Vienna and Austria after the war. The political demise of Schumpeter.

Fascinating, if somewhat boring economic look at Austria in between wars. Explains a lot. Every European country (and the US) celebrated at the end of WWI except Austria -- it was a shadow of itself after the war. Every country lost in WWI but Austria was the biggest loser.

Chapter VII
Europe Is Dying: Keynes At Versailles

A good chapter for understanding / learning about Keynes.

Chapter VIII
The Joyless Street: Schumpeter and Hayek in Vienna

The 1920s: Joseph Schumpeter, Friedrich Hayek, John Maynard Keynes, Irving Fisher

Keynes and Fisher became economic oracles

1918: Hayek, corporal in the k.u.k army; young soldier in multi-national army; swept along by a disintegrating Hungary-Austrian army, finally ending up in Vienna; gave up a dream of becoming a diplomat; enrolled as a law student at University of Vienna; completed his doctor of laws degree in the spring of 1922, at the height of the hyperinflation; another contemporary of Einstein; his salary rose from 5,000 kronen to 1 million kronen in the space of 9 months; Bolsheviks' "lightning socialization" caught his attention; most urgent question, "Could socialism work?" Hayek's mentor, Ludwig von Mises, argued against central planning.

Hayek, 1923 - 24: New York University, Greenwich Village, research assistant to Jeremiah Whipple Jenks, a currency expert on the Allied Reparation Commission who had confirmed Beatric Webb's prejudices about Americans. Hayek's main motive for coming to New York was to learn as much as he could about American thinking about booms and depressions. Business cycle research suggested to him by Von Vises. In his April 1929 newsletter, Hayek noted corporate borrowing was growing faster than production in the United States and warned of "unpleasant consequences." That observation led Robbins subsequently to credit his protege with prophesying the 1929 stock marcket crash. In fact, Hayek's alarm was transitory. In his October 1929 newsletter, he reassured readers that neither "a sudden breakdown of the New York Stock Exchange" nor a "pronounced" economic crisis were imminent." Chapter ends.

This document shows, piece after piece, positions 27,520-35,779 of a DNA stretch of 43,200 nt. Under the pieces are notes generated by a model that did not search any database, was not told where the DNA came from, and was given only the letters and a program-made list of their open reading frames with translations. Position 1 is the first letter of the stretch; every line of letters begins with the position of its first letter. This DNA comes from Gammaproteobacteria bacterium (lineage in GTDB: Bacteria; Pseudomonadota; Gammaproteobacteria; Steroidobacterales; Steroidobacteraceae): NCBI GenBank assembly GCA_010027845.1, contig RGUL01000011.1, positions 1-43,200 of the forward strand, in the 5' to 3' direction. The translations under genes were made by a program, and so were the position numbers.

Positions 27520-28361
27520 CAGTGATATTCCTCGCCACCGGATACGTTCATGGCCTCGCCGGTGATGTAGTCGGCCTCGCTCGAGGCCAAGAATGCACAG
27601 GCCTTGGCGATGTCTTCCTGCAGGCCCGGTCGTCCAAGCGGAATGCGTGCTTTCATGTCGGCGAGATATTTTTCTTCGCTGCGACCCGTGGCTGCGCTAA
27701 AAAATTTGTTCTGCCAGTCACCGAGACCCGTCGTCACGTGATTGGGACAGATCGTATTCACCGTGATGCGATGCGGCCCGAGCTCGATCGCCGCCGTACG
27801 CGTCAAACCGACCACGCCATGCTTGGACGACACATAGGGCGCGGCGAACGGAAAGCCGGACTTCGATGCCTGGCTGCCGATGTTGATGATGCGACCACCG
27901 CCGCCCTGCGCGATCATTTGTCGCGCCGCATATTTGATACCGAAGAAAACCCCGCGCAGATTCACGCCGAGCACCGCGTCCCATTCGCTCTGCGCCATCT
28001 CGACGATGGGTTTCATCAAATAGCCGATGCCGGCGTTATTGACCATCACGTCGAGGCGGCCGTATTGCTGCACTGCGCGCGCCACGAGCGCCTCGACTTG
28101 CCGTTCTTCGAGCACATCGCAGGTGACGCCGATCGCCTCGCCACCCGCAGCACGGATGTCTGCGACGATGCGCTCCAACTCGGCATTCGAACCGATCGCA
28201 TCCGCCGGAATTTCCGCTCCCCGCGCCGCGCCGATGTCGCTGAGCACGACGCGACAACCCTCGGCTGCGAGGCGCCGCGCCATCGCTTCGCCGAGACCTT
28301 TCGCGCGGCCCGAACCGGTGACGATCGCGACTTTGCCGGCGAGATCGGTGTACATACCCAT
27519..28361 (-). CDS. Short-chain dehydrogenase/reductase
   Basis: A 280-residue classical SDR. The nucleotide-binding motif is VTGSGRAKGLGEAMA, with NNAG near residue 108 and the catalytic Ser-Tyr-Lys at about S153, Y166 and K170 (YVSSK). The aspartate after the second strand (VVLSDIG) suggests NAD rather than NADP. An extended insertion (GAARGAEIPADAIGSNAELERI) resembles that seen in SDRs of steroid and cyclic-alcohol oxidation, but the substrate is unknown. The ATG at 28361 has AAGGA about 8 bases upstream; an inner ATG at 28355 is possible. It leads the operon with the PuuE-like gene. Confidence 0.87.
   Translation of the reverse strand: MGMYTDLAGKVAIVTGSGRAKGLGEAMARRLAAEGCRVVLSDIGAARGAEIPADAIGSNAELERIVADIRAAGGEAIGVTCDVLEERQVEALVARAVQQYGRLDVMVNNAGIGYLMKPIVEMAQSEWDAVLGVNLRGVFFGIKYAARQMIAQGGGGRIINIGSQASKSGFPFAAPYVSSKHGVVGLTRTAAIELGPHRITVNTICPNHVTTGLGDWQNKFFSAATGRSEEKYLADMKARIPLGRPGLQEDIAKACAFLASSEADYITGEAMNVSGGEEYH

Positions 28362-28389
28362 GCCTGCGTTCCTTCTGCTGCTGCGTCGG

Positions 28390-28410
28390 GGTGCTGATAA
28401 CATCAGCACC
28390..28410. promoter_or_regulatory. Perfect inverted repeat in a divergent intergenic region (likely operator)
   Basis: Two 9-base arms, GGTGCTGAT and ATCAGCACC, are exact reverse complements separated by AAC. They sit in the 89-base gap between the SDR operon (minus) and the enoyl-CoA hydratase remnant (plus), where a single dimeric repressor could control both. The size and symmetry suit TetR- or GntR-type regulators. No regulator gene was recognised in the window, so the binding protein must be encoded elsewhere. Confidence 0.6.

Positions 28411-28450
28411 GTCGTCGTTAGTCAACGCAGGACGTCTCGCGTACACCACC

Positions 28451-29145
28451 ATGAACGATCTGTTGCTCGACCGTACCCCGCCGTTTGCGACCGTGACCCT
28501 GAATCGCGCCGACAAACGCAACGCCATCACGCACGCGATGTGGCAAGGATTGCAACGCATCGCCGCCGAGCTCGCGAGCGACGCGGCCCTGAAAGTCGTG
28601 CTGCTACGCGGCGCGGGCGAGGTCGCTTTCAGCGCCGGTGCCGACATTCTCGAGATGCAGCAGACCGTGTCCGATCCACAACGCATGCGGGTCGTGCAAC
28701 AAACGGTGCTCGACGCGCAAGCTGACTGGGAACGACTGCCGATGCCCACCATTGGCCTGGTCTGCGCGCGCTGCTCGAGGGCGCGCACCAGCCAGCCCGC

Chapter IX
Immaterial Devices of the Mind: Keynes and Fisher in the 1920s

The Bloomsbury group -- p. 282

Keynes: tried to show that inflations and deflations made it difficult for investors and businessmen to calculate the effects of decisions and, to a much greater degree than the public appreciated, distorted decisions to save or invest. Strong proponent of regulation/intervention; agreed with Fisher: "We can no longer afford to leave [things to nature]." The evil of inflation was that it redistributed existing wealth arbitrarily, pitting one group of citizens against another, and, ultimately, undermining democracy. The evil of deflation was that it retarded teh creation of new wealth by destroying jobs and incomes.

Again and again, Keynes stressed his main message, namely, that there was a remedy: "The remedy would lie ... in so controlling the standard of value that, whenever something occurred which, left to itself, would create an expectation of a change in the general level of prices, the controlling authority should take steps to counteract this expectation." And failure to make money the "subject of deliberate decision" would leave a dangerous vacuum in which "a host of popular remedies ... which remedies themselves -- subsidies, price and rent fixing, profiteer hunting, and excess profits duties -- eventually became not the least part of the evils." -- p. 284

WWI wrecked the gold standard (previously controlled by the banks of London). -- p. 285


As a writer, Keyne's career in writing culminated in his becoming publisher of the left-wing political weekly founded by the Webbs and G. B. Shaw, the New Statesman.

Keynes, gets married. Anti-semitic. Visit to Russia. Potemkin village.

Fisher.

Eugenics.

Chapter X
Magneto Trouble: Keynes and Fisher in the Great Depression 

The chapter begins: "Keynes spent the first half hour of every day in bed in London reading the financial pages and talking to his broker and other City contacts on the phone. But his daily research turned up no early warnings of the American stock crash of October, 1929."

His losses in commodity futures, converted Keynes into a value investor, convincing him that "the right method in investment is to put fairly large sums into enterprises which one thinks one knows something about and in the management of which one thoroughly believes." [Sounds like something Warren Buffett would have said.]

This is a fun chapter to read in light of the US financial crisis in 2008.

The depression:
As often happens with novel doctrines, most of the measures urged by Fisher and Keynes, except for the abandonment of gold, were not adopted in either the UK or the United States. Still, in England, the worst was over by August 1932, when the economy began slowly expanding. By 1937, Japan's economy had been growing for a half dozen years. In Germany, where the economic collapse was as bad as in the United States, unemployment had virtually disappeared by 1936. Keynes notd the bitter irony of Nazi Germany and Fascist Italy achieving full employment by engagement in massive deficit spending, repudiating their foreign debts, and letting their currencies depreciate. The same was true of Imperial Japan. Of course, the goal of these governments was to wage war and to pay off their debts by exploiting their victims.